PREVIEW/ INTERVIEW: Barb Jungr (Crazy Coqs - Sep 30 - Oct 5)

Barb Jungr. Photo credit: Steve Ullathorne

We interviewed Barb Jungr ahead of her residency at Crazy Coqs (September 30th - October 5th)

LondonJazz News: Why have you called this show This Wheels on Fire?

Barb Jungr: I'd made Hard Rain, and somehow started to think about Dylan and more songs and spell bindings and This Wheel's On Fire had been on my radar for such a long time - so we started to work on an arrangement, and I thought - I could expand the whole notion of Hard Rain, and include other songs that bring ideas of dislocation and philosophy and politics together, and then - it came to me - this is a great title to move the whole project along. So Hard Rain morphs into This Wheel's on Fire with an injection of new songs and a much more jazz based interaction between the piano and voice.

LJN: What songs will you be singing?

BJ : Well I have some Hard Rain and some other Dylan (Times They Are A Changin') and but have added Steely Dan's Only A Fool Would Say That, and Everything Must Change, This Wheel's On Fire, Kern and Hammerstein's Ol' Man River, a mash-up of Walk Me Out In The Morning Dew with a Jagger and Richards surprise in the middle, a Springsteen - Devils and Dust, and the brilliant Richard Thompson's Pharaoh.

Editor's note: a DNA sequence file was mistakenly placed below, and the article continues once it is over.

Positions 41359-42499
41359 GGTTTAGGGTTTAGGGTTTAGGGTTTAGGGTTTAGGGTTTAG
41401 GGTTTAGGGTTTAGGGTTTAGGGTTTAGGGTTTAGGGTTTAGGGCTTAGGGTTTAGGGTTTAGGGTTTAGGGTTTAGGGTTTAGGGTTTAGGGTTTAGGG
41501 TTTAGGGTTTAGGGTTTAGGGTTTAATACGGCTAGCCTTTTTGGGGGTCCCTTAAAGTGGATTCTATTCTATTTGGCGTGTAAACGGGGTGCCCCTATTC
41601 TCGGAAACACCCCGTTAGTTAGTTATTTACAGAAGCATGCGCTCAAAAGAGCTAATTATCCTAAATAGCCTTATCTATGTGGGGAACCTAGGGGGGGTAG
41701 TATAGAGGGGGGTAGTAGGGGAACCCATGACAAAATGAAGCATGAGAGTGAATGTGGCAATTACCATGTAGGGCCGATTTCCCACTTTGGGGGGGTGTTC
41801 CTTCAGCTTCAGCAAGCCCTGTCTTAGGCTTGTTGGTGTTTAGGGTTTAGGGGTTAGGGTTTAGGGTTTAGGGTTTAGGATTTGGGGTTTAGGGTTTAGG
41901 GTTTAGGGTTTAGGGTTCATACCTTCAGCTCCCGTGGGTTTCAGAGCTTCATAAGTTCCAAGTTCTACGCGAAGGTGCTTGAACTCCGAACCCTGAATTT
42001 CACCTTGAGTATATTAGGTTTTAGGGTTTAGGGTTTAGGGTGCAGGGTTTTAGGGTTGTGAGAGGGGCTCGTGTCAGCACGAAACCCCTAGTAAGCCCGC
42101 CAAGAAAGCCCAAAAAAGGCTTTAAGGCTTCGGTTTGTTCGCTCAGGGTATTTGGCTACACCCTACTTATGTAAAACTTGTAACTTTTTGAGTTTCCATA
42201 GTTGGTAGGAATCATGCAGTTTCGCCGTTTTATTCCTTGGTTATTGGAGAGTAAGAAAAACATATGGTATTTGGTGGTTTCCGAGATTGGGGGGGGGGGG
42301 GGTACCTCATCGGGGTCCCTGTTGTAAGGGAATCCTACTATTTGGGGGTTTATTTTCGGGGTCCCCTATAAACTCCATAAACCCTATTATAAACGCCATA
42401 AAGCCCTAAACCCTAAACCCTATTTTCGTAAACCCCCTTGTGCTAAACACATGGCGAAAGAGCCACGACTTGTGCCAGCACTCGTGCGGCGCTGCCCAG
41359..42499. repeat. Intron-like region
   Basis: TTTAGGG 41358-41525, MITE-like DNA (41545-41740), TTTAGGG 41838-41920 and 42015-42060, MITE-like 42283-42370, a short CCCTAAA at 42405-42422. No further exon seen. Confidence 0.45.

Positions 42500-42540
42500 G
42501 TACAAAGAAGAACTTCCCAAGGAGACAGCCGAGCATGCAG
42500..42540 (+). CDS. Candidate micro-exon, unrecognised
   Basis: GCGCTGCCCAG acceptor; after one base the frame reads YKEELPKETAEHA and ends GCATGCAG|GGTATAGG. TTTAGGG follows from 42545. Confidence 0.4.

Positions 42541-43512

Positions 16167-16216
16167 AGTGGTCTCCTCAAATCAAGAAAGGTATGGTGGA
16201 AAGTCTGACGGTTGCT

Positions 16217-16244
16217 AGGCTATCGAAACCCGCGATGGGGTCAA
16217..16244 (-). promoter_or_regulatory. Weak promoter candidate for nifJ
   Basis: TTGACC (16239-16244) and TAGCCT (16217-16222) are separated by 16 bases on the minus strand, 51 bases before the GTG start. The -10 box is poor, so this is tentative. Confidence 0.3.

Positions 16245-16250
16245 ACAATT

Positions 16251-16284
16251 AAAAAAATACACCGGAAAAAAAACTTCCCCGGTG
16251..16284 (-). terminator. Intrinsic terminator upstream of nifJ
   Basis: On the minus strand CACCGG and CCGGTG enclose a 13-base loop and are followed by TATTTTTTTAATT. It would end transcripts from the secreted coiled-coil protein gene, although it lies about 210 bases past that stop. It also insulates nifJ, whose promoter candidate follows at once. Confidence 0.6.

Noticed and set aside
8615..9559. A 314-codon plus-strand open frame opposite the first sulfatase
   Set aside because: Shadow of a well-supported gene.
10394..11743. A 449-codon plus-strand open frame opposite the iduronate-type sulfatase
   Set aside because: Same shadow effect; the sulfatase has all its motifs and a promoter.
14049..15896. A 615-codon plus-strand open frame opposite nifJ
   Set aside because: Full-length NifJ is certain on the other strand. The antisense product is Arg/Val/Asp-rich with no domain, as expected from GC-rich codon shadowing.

LJN: What have you been doing over the summer?

BJ: Corby in August and the Royal Phil Orchestra with Anthony Weeden conducting - he'd orchestrated the songs that I'd written with the local musicians and a small group of women from the 40 strong choir. (See previous interview).There were 120 of us on stage, if not more. It was quite something. I was in Connecticut working with performers there for 2 weeks - that was a joy - and the closest I got to a holiday. We did Hard Rain at the Vortex and that was packed in August and then its now!

LJN: What is it about Dylan’s songs that inspire you so much ?

BJ: Its the inner beauty and harsh clarity. The deceptively simple sounding - they're not simple at all - melodies which you can - if you're working with someone as sympathetic and smart as Simon Wallace, open out harmonically, and you can get such achingly lovely sense into the song structures.

LJN: What are you doing after Crazy Coqs shows?

BJ: I'm off to a 2 week season at 59E59 Theater in Manhattan to do Hard Rain there for 2 weeks, which will be great. Tracy Stark will play piano and Mike Lunoe percussion. I did a run there over Christmas last year and had a ball. There's such openness in the New York and American jazz and cabaret audiences. And I'll be planning for next year.


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